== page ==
Here’s the problem: saving faith in the Bible isn’t like that. Saving faith is not concluding that something is beautiful even though you have no evidence that it’s beautiful. You cannot honor God by saying: “I trust you, but I have no reason to trust you. I think you’re beautiful, but I see no evidences that you’re beautiful.” That doesn’t honor God. It may look heroic. It may look as if we’re venturing into the dark and casting all our effort in that direction, but it only glorifies us. It doesn’t glorify him.

To be fair to Pascal, as I try to be in that chapter, he circles around and really owns up to the fact that the Holy Spirit must reveal the truthfulness of God.

So the difference between a leap in the dark and what I’m saying is that the Holy Spirit takes the dark away. He grants spiritual sight. If we’re evangelizing somebody and he says, “I don’t see it,” we don’t say, “Just believe it anyway,” because that’s no honor to the one who is believed. We say: “Let me show you more. Let me point you to more objective evidences that he is really glorious. And then let me pray for you.” And you go home and pray until it happens; until he sees.

This is quite significantly more than simply claiming that the Bible is God’s Word or even that the Bible claims to be God’s Word. It is a much stronger argument, isn’t it, that the Bible is proving itself to be God’s Word?

John Piper: Yes. Self-attestation is an ambiguous term. It might be taken to mean: “OK, I can find Matthew 5, where Jesus says not a jot or a tittle will fall from the law until all is accomplished. Therefore, he’s claiming in the Bible that the Bible is true.” That’s not what I mean. I like that. I’m glad that’s there. That’s part of the glory, I think. That’s a facet of the diamond. But I’m saying that the Scriptures don’t just say they’re true. They actually display a kind of glory, a divinity that the spiritual, illumined eye can see and know directly.

You say it is a particular kind of glory or a peculiar glory. Why do you say peculiar glory?

John Piper: That may be the newest thing that I contribute to the historical argument, although I don’t know my church history well enough to know whether it is new or not.

I’m a glory guy, and I know how many people get frustrated with how quickly and easily we sling around the word glory without ever pausing. So when I talk about glory, I ask myself: “What do you mean? What’s this awesome thing you’re talking about?” Then I ask myself, “OK, is there anything particularly glorious about the glory of God?” So I dug in and I saw texts like the one in Isaiah, which says that there is no one like God, who works for those who wait for him (64:4). Or that Bel and Nebo, those Babylonian gods, bow down and must be carried, whereas the true God carries us to old age (46:1–4). And I began to see that there’s a strain in Scripture that teaches us that the majesty of God shines most brightly because it’s manifested in lowliness, in servanthood. You can follow that strain right through into the life of Jesus. And so, I try to show that it’s a peculiar glory in that majesty and meekness coalesce.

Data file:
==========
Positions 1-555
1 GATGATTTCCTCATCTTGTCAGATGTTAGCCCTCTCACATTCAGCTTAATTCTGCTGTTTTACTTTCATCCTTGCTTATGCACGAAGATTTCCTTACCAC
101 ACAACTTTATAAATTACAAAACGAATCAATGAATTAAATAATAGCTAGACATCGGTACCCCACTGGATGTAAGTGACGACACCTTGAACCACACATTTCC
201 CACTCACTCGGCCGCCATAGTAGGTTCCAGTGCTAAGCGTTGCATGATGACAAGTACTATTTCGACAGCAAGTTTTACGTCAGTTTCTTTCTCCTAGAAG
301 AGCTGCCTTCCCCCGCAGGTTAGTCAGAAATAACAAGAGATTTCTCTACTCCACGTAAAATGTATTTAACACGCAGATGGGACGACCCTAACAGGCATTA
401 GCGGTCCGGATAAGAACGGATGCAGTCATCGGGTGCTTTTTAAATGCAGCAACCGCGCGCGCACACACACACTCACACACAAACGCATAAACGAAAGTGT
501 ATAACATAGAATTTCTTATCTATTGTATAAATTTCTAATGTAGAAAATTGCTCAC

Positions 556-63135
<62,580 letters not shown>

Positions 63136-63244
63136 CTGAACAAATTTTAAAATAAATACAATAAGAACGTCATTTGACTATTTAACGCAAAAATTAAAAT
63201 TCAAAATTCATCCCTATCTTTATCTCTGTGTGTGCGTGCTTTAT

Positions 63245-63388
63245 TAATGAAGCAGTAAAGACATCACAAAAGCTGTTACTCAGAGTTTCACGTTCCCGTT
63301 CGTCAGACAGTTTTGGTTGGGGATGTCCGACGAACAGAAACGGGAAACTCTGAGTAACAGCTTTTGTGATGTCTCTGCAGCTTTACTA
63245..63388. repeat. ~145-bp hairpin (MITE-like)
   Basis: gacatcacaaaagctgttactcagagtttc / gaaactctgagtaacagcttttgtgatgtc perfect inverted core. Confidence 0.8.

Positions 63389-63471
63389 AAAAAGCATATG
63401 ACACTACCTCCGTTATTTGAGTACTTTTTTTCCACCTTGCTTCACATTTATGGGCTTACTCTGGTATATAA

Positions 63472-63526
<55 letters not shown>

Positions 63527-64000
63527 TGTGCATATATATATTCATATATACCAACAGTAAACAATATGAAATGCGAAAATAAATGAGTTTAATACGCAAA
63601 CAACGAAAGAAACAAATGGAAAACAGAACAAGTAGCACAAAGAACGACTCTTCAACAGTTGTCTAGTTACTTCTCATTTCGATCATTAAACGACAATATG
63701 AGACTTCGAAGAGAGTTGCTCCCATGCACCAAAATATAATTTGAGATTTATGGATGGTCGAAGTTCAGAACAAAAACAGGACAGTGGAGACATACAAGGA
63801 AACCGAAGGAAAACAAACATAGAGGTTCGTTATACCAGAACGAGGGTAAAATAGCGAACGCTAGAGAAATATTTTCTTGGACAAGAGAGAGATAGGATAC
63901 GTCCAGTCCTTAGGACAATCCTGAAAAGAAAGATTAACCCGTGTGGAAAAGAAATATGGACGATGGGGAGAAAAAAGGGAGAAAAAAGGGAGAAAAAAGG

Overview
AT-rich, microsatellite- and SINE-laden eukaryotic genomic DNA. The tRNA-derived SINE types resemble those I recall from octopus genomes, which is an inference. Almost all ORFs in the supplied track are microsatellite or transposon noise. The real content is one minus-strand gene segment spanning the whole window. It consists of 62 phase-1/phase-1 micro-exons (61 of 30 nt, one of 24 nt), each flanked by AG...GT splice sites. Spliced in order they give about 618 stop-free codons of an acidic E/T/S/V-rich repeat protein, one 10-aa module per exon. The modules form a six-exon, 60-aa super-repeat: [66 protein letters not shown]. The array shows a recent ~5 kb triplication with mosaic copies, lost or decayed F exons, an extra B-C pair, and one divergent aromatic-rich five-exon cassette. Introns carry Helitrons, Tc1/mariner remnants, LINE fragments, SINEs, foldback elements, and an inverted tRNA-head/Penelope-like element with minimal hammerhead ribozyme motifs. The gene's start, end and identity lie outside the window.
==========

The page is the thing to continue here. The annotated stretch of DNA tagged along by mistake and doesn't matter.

Jonathan Edwards’s sermon “The Excellencies of Christ” looks at Revelation 5, the famous passage that depicts Christ as the lion and the lamb. He is a lion-like lamb and a lamb-like lion. He’s not glorious because he’s a lion. He’s not glorious because he’s a lamb. He’s glorious because he’s a lion-like lamb and a lamb-like lion.

Then there’s the particular angle in Scripture on the glory of God, that we have a God who is high and holy, and yet dwells with he who is of a contrite and humble spirit (Isa. 57:15). That’s what I try to develop.

Bio: John Piper (DTheol, University of Munich) is the founder and teacher of and the chancellor of Bethlehem College & Seminary. He served for 33 years as the senior pastor of Bethlehem Baptist Church in Minneapolis, Minnesota, and is the author of more than 50 books, including Desiring God: Meditations of a Christian Hedonist, Don’t Waste Your Life, This Momentary Marriage: A Parable of Permanence, Does God Desire All to Be Saved?, and Bloodlines: Race, Cross, and the Christian.